Jeremiah Owyang, a leading social media thinker at Forrester, took some time with me to share observations about the state of practice and the future of enterprise 2.0.A few highlights:
Jeremiah recently found that 53% of surveyed marketers are going to increase spending on social media, despite the downturn. Companies are starting to think about the extended enterprise: "People will begin to connect more with colleagues outside the comany, and get work done with them."
He quoted John Schwartz who predicted that firewalls would be extinct in the near future. Legal, personal, and true secrets may be locked down, but more and more people will be using open solutions.
Jeremiah maintains that crowdsourcing support, and other functions, will be a fruitful area. If he were still the intranet manager at Fujitsu, a former role for him, he'd be looking at that now.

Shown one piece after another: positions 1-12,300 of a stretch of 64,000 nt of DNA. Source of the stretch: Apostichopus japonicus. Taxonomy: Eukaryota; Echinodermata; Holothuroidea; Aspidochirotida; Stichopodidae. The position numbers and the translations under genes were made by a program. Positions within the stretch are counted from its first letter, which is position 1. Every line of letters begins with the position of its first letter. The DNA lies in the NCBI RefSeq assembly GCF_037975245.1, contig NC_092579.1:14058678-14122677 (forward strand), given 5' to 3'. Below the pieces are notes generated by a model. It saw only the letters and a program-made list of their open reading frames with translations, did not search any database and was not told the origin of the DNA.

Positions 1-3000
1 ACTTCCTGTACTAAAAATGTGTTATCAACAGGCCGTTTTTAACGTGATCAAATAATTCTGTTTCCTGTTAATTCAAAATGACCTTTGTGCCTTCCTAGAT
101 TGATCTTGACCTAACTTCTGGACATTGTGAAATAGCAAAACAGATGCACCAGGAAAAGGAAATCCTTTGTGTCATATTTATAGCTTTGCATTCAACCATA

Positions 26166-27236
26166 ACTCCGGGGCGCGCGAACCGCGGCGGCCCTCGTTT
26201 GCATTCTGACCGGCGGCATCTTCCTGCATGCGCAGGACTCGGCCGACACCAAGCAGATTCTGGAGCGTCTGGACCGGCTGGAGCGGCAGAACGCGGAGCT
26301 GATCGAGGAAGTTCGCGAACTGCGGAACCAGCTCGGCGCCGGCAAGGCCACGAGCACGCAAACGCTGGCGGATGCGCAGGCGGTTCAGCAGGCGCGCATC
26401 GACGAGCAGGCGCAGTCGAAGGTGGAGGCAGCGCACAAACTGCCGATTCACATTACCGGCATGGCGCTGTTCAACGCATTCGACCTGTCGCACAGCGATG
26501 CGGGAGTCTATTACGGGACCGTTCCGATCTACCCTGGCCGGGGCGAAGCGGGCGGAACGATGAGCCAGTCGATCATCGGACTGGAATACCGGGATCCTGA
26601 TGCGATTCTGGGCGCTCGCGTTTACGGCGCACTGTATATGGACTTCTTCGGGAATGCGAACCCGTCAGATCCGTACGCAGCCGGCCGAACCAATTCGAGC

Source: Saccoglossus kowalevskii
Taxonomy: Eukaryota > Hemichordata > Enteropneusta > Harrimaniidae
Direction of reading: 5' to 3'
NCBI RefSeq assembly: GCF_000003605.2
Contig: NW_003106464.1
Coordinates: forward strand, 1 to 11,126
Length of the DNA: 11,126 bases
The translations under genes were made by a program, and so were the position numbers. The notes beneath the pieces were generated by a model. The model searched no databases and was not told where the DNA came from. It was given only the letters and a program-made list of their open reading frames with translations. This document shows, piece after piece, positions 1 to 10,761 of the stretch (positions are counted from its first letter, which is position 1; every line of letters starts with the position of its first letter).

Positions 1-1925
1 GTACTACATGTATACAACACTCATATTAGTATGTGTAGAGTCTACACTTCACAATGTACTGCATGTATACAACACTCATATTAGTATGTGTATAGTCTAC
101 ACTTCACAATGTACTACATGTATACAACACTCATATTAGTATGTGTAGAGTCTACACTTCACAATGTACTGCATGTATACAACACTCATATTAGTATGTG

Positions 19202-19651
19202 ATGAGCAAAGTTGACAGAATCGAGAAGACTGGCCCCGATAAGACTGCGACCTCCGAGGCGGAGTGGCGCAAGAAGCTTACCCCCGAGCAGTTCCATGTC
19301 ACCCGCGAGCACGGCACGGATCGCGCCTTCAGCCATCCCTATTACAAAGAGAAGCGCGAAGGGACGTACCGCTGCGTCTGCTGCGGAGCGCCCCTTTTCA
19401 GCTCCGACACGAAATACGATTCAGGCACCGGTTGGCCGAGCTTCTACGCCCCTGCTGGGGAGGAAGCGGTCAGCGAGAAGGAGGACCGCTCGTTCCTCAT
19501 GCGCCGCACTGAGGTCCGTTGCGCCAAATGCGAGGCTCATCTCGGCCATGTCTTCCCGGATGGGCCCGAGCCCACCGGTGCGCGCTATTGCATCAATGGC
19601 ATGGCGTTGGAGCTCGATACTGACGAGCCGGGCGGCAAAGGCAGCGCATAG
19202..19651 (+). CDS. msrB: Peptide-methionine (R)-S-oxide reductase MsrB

Looking at Forrester itself, Jeremiah revealed that only 18% of the company is active in one project, the in house use of Yammer as a microstreaming platform. They are seeing good productivity paybacks from remaining connected, asking questions, and getting responses in real-time. Still, it will take a while to get real support from senior management.
Regarding microstreaming (Yammer, et al), Jeremiah thinks they are more natural to business people than blogs. He very naturally transitioned from that into a discussion about mobility and presence, which I have long considered the killer aspect of IM. He seems to think it is a killer side of microstreaming apps, as well.
The speed of social technologies adoption has been enormously fast, and will become ubiquitous in five years, and in ten years, we won't use the term Enterprise 2.0 anymore.
I found Jeremiah's naming names of products to be quite exceptional: generally specific products haven't been mentioned much. Notably, the ones we hear the most are Twitter and Yammer.The entire experience with Jeremiah was informative, and I certainly plan to speak with him again, as we develop some deeper analysis of the sector, to get his feedback.
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